Herbert Lüthy was a Swiss historian and author. He belongs with Carl Jacob Burckhardt, Jean Rudolf von Salis and Karl Schmid to the prominent personalities of intellectual life in the German speaking part of Switzerland in the second half of the twentieth century.
Lüthy was born in 1918 in Basel, the fifth son of the India-missionary Ernst Lüthy-Dettwyler. He studied history, Romance languages and French literature in Paris, Zurich and Geneva. He obtained his doctoral degree in 1942 with Hans Nabholz in Zurich. After that Lüthy published widely in economic history and in journalism. From 1946 to 1958 he worked as an independent publicist and historian in Paris. After his habilitation in 1958 he was named Professor for General and Swiss History in German Language at the Swiss Institute of Technology in Zurich. In 1971 he continued as a professor at the University of Basel, where he was active until he was emerited in 1980. Afterwards among others he was a member of the board of the association editing Schweizer Monatshefte (Swiss Monthly) in which, since the sixties, he had published various essays including “Die Schweiz als Antithese” (Switzerland as antithesis) in 1961. Lüthy was honored many times for his eminent achievements. He died in Basel in November 2002.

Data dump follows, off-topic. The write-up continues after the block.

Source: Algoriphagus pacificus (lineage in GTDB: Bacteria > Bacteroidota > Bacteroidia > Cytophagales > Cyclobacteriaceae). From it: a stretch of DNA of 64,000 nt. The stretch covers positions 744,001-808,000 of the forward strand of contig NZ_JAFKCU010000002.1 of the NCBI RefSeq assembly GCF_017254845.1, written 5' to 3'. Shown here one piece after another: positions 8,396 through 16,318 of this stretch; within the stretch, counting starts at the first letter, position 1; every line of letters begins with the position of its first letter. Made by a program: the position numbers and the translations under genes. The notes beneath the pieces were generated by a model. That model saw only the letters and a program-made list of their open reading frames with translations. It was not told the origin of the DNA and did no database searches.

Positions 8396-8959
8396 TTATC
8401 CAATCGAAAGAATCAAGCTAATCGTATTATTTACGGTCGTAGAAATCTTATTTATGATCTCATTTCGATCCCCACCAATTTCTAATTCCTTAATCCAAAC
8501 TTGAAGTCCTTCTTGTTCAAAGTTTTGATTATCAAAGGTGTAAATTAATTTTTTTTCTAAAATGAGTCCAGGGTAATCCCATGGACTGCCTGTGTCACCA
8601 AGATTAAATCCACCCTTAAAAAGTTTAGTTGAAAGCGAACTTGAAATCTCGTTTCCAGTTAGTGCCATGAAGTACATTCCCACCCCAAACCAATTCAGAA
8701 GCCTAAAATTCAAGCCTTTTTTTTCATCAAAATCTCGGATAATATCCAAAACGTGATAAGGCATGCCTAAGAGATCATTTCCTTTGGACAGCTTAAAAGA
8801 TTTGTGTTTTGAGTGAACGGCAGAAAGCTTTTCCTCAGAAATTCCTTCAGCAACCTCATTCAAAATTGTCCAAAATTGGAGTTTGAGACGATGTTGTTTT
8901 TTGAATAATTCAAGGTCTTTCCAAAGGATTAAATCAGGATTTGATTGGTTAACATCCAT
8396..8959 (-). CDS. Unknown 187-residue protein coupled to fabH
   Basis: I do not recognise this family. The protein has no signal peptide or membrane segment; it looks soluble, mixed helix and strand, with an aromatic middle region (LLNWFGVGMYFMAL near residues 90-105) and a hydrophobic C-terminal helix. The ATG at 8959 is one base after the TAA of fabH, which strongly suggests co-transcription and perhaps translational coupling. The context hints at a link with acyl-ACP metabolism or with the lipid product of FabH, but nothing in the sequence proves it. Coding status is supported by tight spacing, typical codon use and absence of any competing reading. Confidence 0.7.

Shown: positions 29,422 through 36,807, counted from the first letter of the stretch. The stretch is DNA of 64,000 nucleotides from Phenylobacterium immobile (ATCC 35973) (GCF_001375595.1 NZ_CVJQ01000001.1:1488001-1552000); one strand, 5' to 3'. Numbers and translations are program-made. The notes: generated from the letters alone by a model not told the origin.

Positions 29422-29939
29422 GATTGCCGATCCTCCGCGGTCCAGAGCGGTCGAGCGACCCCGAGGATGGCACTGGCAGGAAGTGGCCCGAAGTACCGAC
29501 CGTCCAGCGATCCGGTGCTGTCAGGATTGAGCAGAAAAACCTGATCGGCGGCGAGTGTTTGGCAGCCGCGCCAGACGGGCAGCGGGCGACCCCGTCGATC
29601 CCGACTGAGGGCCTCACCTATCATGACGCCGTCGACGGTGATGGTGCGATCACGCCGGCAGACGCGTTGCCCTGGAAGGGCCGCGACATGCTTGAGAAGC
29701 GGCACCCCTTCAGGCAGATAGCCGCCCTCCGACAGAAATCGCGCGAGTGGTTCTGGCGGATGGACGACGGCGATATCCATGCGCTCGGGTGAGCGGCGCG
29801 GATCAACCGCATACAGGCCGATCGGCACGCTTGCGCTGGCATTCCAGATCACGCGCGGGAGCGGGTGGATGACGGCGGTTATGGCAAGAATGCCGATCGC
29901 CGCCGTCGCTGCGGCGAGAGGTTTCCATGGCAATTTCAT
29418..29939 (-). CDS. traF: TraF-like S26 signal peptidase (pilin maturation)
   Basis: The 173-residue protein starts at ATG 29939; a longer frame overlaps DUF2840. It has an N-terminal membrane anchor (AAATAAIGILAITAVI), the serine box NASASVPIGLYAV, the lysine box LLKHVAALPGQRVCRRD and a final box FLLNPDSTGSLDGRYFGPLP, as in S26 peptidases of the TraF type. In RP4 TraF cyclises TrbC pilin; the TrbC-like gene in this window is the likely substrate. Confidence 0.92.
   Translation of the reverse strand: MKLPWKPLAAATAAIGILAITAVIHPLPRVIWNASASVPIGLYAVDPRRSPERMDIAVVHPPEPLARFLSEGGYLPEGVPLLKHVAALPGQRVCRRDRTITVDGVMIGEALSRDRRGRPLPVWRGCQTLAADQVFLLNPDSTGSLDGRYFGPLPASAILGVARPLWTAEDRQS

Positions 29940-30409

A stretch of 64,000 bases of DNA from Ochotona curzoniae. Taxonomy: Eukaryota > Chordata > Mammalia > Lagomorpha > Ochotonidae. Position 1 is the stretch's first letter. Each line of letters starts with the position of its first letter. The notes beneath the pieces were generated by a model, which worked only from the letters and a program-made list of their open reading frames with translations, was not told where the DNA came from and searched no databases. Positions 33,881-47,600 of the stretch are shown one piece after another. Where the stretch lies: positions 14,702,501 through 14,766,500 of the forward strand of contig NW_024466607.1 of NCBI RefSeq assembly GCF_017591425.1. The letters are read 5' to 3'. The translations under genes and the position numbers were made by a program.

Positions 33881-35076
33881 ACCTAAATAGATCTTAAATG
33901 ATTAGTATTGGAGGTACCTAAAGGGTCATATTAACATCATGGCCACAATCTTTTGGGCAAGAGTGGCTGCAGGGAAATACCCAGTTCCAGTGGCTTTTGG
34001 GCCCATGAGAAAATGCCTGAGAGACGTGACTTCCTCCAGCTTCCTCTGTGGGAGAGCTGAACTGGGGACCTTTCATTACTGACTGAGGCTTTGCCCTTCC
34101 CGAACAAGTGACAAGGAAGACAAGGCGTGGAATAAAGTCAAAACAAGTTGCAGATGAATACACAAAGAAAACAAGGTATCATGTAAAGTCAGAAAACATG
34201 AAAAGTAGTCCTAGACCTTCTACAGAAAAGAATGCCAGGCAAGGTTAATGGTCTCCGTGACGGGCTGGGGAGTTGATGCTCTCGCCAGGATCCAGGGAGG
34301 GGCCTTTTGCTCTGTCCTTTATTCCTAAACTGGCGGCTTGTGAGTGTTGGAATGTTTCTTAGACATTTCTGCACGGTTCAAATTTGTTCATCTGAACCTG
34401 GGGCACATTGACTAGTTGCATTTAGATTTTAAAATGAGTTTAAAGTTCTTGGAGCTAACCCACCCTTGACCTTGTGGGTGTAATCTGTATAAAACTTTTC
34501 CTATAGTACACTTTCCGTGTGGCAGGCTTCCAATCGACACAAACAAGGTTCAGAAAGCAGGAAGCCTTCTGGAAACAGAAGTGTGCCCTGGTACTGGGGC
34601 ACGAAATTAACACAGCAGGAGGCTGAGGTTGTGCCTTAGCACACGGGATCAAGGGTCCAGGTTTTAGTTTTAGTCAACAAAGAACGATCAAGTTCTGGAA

From 1942 to 1944 Lüthy, among others, wrote the weekly chronicle of World War II for the “St. Galler Tagblatt.” In his years in Paris he was the correspondent of the newspaper “Tat” twice in a year; since 1949 he wrote more and more for international publications (“Der Monat”, Berlin, “Preuves”, Paris, “Encounter”, London, “Commentary”, New York and others). In 1954 he published the book Frankreichs Uhren gehen anders (The watches of France tick differently), which became the most important foreign-written publication in post-World War II France. He was well known in German cultural life for his translations of a selection of essays by Michel de Montaigne (1953). During 1959 and 1969 his two volumes, Banking and in History of Banking and Finance La Banque Protestante en France de la Révocation de l’Edit de Nantes à la Révolution (1685-1794) were published, and became a book of reference.
His written work was edited, introduced and commented in seven volumes.
Litertature on Herbert Lüthy see: http://www.herberthluethy.ch